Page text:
Pleasantly surprised by a four parts documentary on the history of the Middle East on Dutch television. Instead of the usual political propaganda, some excellent Arabists to narrate the story of Abdul Nasser from the Suez Crisis of 1956 – the War with Israel in 1967 up to the Islamic Revolution in Iran (1979).
During the secular leadership of Nasser in Egypt during the 1950s, his effort to create equality for the masses through a Arab socialism with land reform got him much praise. Nasser gave people hope of independence from foreign influence. President Dwight Eisenhower played an important role during the Suez Crisis to make clear to the British and French that the era of their empires ended after World War II.
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What put a new perspective in my mind was the 1980s and the religious turnaround in Saudi Arabia as a result of the establishment of an Ayatollah as leader of a nation across the Gulf. The Shah of Persia with all his riches, a security state backed by colonial powers, was overthrown by the masses. It was a warning to the House of Saud which had profited immensely from the 1973 oil embargo and quadrupled pricing of a barrel of black gold.
In Mecca there were religious extremists who occupied the Grand Mosque with very much the same purpose as was taking place in Tehran: overthrow of the monarchy to establish a nation under religious leadership. All participants were beheaded.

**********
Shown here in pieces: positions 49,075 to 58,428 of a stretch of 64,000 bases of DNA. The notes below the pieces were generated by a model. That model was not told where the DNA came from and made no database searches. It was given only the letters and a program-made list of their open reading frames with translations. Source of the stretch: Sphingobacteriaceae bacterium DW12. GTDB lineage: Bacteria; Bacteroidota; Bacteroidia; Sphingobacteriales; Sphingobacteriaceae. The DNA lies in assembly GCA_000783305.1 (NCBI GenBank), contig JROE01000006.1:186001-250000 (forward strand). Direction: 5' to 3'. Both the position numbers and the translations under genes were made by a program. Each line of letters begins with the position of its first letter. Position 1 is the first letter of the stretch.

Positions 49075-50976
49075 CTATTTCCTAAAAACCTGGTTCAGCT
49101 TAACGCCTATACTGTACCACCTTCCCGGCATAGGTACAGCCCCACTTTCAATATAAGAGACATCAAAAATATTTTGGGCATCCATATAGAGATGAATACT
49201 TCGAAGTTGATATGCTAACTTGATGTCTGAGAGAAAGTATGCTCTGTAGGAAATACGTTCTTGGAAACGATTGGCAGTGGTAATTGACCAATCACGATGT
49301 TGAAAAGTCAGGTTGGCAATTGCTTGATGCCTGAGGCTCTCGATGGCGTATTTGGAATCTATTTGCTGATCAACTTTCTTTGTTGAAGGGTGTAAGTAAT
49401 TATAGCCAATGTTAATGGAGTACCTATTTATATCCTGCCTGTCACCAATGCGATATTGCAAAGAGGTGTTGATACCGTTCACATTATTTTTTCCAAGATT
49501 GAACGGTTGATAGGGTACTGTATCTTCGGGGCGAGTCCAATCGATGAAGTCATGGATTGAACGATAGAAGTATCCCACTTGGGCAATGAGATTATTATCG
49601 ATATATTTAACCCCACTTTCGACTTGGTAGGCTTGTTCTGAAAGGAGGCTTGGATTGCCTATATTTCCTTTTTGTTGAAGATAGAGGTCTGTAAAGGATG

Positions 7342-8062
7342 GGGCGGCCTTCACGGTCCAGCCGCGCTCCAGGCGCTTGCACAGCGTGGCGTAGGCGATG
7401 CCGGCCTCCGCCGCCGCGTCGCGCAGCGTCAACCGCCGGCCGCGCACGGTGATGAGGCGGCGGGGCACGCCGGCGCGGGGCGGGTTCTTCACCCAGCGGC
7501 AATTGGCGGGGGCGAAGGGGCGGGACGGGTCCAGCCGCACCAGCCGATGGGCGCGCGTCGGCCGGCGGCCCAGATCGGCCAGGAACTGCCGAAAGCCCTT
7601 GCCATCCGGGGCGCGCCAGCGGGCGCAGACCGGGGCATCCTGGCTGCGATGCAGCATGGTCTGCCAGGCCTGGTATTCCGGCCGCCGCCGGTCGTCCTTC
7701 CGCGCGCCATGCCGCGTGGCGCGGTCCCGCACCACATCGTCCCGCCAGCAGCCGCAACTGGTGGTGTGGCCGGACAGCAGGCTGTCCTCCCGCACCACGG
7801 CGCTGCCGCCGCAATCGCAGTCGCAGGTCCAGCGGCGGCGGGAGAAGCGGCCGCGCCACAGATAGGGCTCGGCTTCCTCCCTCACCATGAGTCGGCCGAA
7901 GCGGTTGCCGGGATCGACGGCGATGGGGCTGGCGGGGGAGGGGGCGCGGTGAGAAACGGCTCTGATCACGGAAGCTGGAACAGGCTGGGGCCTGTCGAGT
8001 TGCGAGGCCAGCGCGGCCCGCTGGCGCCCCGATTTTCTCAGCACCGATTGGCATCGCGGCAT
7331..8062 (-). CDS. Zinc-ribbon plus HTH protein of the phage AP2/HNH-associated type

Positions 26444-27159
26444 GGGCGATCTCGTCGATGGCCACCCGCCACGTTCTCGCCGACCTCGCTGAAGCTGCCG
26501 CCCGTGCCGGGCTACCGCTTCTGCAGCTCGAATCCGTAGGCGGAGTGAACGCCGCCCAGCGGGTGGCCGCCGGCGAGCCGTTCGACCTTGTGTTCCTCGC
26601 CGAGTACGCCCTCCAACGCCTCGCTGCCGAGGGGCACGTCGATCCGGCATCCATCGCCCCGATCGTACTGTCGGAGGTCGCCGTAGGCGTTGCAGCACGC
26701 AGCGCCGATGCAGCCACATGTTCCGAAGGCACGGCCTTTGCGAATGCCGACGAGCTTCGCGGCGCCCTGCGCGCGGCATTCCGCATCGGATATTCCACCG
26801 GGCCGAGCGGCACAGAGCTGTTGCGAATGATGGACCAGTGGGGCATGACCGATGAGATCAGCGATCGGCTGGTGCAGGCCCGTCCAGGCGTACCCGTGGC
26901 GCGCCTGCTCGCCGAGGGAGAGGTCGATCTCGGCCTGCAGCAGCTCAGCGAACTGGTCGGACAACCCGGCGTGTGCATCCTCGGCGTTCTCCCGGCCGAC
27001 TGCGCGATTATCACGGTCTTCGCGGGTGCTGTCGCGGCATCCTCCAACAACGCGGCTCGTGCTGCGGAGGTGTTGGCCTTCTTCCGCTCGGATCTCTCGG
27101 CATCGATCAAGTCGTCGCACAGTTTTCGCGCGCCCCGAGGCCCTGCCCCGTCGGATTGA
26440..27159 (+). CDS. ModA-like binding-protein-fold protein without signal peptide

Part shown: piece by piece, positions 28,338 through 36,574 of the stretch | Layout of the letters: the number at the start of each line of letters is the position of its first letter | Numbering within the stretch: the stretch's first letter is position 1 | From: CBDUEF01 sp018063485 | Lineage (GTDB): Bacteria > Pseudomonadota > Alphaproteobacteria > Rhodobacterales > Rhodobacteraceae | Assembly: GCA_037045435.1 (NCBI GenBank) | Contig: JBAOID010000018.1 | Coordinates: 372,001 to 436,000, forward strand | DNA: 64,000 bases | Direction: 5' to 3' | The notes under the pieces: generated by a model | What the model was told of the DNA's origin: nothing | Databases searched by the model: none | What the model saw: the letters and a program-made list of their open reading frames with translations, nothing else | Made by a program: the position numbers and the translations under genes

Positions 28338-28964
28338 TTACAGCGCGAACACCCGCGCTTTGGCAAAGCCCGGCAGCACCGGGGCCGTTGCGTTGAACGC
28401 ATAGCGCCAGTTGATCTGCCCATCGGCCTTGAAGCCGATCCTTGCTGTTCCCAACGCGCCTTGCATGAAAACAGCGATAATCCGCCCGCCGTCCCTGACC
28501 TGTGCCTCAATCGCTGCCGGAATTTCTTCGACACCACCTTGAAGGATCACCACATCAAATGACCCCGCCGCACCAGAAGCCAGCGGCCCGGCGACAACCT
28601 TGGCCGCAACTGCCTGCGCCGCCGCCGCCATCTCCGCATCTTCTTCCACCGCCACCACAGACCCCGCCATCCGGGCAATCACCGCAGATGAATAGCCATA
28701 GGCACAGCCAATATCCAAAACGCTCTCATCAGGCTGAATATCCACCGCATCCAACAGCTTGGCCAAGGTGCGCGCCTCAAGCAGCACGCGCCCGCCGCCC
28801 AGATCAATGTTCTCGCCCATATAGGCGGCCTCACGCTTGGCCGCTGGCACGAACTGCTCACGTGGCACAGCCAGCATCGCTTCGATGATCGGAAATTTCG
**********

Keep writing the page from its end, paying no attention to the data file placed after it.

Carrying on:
- The handful of perpetrators who profaned the sanctity of the ancient house were tried. King Khalid bin Abdul Aziz issued order No. 4207 / 2 stipulating the execution of the arrested members of Juhayman’s gang who were involved in the seizure of the Holy Mosque. His orders included carrying out their execution in a number of different provinces, to make an example of them. On the same day 63 of those involved in the attack were executed: 15 in Mecca, 7 in Medina, 10 in Riyadh, 7 in Dammam, 7 in Buraidah, 5 in Hail, 7 Abha, 5 Tabuk. Juhayman was one of those who received a death sentence. He was executed on 9 January 1980.
What is special, the message was carried forward by the Saudi monarchy to establish religious madrassas and export Islamic fundamentalism across the globe. To get rid of the hot heads and fanatics, the invasion of Afghanistan by the Soviet Union offered a ideal opportunity. Unfortunately, the Carter administration thought the Cold War was more important than the American hostages holed up by the religious fanatics in Tehran.